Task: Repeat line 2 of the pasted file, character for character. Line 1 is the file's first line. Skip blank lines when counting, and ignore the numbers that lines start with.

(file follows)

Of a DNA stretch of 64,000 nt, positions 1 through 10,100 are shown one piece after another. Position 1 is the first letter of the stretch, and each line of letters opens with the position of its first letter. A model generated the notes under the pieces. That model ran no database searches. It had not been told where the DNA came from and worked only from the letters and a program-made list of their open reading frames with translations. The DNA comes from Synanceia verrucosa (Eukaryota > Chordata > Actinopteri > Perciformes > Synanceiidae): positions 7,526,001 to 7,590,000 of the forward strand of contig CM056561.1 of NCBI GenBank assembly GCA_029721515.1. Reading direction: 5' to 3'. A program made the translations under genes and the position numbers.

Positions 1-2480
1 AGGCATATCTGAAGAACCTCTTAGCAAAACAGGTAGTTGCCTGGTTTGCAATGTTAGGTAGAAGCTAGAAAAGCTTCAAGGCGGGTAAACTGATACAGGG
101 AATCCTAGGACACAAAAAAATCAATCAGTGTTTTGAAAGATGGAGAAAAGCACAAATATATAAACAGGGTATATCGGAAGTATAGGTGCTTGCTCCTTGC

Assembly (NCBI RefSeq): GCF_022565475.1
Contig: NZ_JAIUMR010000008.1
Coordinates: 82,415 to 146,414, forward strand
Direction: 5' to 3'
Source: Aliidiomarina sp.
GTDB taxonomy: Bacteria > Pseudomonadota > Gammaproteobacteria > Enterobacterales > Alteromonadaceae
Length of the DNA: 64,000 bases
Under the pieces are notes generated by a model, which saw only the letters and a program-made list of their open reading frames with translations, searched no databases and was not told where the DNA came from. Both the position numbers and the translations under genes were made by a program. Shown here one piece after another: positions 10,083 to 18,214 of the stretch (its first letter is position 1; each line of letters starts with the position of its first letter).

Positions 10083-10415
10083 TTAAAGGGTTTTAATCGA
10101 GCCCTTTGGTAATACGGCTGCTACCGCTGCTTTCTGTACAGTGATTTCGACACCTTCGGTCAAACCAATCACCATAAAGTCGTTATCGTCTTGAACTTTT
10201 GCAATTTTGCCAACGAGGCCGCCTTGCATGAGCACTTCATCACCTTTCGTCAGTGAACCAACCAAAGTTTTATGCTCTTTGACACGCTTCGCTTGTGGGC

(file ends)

Positions 1-2480